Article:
– a widely held but unjustified belief in supernatural causation leading to certain consequences of an action or event, or a practice based on such a belief
Confessions: I’m superstitious. Not the step on a crack you break your mother’s back, black cats are bad luck kind of way. However, I have little routines and things I do in order, and when they get messed up, I feel things will go wrong. (Read: I can be a little neurotic. I’m working on it..HAHA!)
I used to show horses competitively. I quickly learned that horses are not superstitious. They do NOT care about what order you do things in, how well your practice goes, or whether you are nervous.
Through showing horses, I did learn to let some of my superstitions go. You can’t control everything. You are going to be so much happier in competing, performing, and just life in general if you can embrace that fact. I still have to practice doing this every day.
I read a book a while back called The Power of Habit. It talked about how Michael Phelps goes through routines before he competes. As he successfully completes each routine, he wins. So he is creating the mental state of success before he even gets in the pool. I loved that, and started to incorporate some routines into running & racing. With the caveat that the world, in fact, would not fall apart if the routines don’t go perfectly. Obviously I’m not an elite runner, and nothing is really on the line when I race. But I’m still human! I’m competitive, and I want to do well….so I get nervous. I think a lot of other runners will agree with me there.
When I signed up for a full marathon (the San Francisco marathon), I knew that I wanted to try to qualify for Boston. I told people who asked if I had a time goal that I was going to train for my BQ (Boston Qualifying Time), but knew it was very unrealistic to qualify with a first marathon. I mean, people try for years. I didn’t want to set myself up to fail with my very first race. That said, I figured if I was going to go for it, I might as well try.
There was my superstition talking – why couldn’t I qualify with my first race? I knew that my training runs were the right pace to hit the goal time. I was afraid to say it out loud, as though that might stop me from being able to do it.
After 8 weeks into training for the SF marathon, my knee started hurting – runner’s knee. I had to reassess my capabilities and dropped the full marathon down to the half. BAD LUCK. Or….a weak right glute that caused my right knee to dip in once my legs got tired. I did physical therapy and got the glute stronger. I did more half marathons. I ate more. I weight trained. And then my left knee started hurting. SERIOUSLY?! It turned out to be my IT band, and it had gotten irritated (not as irritated as I was with it). I started going to active release therapy and got healthy again. Superstitiously, I threw out the shoes I had been wearing, even though they likely had nothing to do with those two injuries.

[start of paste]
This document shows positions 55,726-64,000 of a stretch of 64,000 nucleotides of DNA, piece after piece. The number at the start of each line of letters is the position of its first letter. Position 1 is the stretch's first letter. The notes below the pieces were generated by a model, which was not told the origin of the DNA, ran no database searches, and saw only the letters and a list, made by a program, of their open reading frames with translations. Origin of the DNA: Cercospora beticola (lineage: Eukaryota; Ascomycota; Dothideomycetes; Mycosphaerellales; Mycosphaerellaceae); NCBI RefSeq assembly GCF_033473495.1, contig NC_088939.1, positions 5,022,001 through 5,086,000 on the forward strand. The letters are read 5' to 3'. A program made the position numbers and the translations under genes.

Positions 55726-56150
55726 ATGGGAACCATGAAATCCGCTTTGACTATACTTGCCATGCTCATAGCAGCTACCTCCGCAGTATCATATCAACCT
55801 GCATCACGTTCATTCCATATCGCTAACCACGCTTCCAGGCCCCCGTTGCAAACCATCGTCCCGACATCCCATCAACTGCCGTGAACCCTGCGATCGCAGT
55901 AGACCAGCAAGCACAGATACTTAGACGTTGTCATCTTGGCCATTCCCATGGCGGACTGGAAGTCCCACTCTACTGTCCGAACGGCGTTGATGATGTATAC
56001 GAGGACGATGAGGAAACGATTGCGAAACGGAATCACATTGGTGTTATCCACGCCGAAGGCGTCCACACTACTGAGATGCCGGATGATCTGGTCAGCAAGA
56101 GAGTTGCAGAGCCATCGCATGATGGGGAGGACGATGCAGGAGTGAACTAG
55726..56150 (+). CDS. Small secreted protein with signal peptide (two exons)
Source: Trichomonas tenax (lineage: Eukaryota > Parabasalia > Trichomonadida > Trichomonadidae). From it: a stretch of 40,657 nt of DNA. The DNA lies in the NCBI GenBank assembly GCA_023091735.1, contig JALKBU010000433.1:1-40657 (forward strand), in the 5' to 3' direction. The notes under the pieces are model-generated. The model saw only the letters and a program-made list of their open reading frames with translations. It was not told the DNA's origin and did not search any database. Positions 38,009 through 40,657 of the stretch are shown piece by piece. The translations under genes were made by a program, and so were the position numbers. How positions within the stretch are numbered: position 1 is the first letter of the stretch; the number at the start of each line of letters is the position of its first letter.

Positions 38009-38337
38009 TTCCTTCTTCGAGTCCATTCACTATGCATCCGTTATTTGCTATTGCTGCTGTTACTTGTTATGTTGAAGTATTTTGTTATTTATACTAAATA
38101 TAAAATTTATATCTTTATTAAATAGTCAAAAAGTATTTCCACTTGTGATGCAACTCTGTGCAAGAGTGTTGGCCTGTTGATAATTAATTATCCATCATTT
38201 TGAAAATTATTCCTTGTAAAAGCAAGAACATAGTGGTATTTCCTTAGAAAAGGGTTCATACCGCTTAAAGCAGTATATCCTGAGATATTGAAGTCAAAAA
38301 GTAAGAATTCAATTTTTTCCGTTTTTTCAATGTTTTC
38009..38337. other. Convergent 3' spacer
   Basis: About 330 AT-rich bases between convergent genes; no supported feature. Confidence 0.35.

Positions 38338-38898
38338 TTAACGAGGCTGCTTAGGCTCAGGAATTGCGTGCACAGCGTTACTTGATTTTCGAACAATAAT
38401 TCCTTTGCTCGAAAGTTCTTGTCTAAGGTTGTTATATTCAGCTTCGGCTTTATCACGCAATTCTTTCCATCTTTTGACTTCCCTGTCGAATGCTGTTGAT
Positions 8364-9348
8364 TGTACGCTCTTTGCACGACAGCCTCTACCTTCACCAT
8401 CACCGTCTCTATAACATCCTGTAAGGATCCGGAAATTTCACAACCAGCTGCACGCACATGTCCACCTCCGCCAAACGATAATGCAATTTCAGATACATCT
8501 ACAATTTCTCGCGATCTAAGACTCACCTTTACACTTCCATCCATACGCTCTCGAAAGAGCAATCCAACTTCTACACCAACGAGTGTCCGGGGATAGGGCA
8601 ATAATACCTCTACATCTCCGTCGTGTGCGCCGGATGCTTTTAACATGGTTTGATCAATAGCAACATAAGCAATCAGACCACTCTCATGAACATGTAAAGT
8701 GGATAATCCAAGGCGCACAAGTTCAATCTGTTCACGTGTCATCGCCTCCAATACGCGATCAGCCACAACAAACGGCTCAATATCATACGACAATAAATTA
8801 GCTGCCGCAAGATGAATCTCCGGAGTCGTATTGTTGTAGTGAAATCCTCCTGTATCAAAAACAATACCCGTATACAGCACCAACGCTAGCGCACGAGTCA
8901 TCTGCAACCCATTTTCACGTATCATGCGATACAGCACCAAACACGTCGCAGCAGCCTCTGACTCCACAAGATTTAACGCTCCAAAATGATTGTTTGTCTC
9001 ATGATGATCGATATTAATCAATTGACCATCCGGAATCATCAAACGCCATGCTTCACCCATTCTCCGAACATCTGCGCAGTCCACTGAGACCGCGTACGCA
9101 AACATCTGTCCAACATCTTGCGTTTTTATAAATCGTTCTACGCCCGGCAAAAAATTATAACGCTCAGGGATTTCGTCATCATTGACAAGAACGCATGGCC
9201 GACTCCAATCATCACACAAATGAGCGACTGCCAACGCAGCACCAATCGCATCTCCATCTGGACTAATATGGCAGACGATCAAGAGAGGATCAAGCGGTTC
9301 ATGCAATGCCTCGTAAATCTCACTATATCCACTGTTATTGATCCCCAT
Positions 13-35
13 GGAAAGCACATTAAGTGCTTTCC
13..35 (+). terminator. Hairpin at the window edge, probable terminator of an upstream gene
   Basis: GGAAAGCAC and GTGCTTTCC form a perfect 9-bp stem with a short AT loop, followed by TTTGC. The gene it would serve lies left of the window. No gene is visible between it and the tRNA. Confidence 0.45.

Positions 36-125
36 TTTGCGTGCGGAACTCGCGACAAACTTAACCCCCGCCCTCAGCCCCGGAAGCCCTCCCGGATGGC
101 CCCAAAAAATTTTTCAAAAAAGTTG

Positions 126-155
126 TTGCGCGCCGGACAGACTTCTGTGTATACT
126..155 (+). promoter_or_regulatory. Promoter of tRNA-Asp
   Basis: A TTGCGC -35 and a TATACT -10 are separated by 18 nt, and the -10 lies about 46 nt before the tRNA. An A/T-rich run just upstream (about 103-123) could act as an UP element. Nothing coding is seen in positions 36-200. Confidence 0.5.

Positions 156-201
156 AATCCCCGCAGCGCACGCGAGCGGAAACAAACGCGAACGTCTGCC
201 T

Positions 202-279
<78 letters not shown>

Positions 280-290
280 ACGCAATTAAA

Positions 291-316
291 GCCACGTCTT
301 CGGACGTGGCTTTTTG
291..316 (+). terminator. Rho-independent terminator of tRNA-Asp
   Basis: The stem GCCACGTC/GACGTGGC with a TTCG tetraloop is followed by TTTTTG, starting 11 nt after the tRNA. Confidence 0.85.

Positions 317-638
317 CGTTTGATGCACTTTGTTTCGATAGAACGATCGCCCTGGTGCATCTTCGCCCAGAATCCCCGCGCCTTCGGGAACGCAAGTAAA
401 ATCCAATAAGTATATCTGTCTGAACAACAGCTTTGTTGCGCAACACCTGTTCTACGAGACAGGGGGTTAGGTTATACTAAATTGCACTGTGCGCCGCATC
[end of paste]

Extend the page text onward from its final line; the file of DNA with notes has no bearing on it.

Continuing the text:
After getting a new half marathon PR (personal best time) at the Giant’s Half Marathon – I signed up for the California International Marathon (CIM). Training for the CIM did go pretty well. I was feeling pretty confident in my ability to push myself and get the times I needed. About two weeks before the race, the tendon in the back of my left knee started hurting. With such a short time before the race, I decided to take a full week off of running. It felt like all of my hard work would go down the drain. Other people kept posting about their final weeks of training runs on social media for the CIM and I kept dying a little inside. I kept telling myself it was better to get to the start line 95% physically fit than 100% injured, but it was hard to fully believe that. Plus I kept having dreams that I had forgotten how to run on race day (rational, right?).
That was when I found the book, How Bad Do You Want it? by Matt Fitzgerald. He has written a lot of running books, and this one might be my favorite. You hear the quote that the mind will quit long before the body does. The book really backs that up.
It really helped me get the confidence back that I would be okay pushing myself on race day, even if my last two weeks of training weren’t perfect.
I would recommend this book to anyone, running races or not. It has so many fun stories of athletes and helps put things in perspective. Ok – so you hurt, and you are tired, and what? If you aren’t broken, you will be ok. Our bodies are set up to stop us when we are getting close to redlining. Self preservation.
Of course now my next superstition to over come is that I can race another marathon well again. HA!
Some of my routines:
1. Stretch before running. Same stretches on race day.
2. Special race day outfit. Look good, feel good.
3. Eat the same foods – this is mostly for preventing stomach issues, but it is comforting to eat your favorite things.
4. Leopard print hair tie in my braid on race day.
No matter how nervous I am, I can always do these things, and it makes me feel better.
Do you guys have routines or good luck charms? What are they?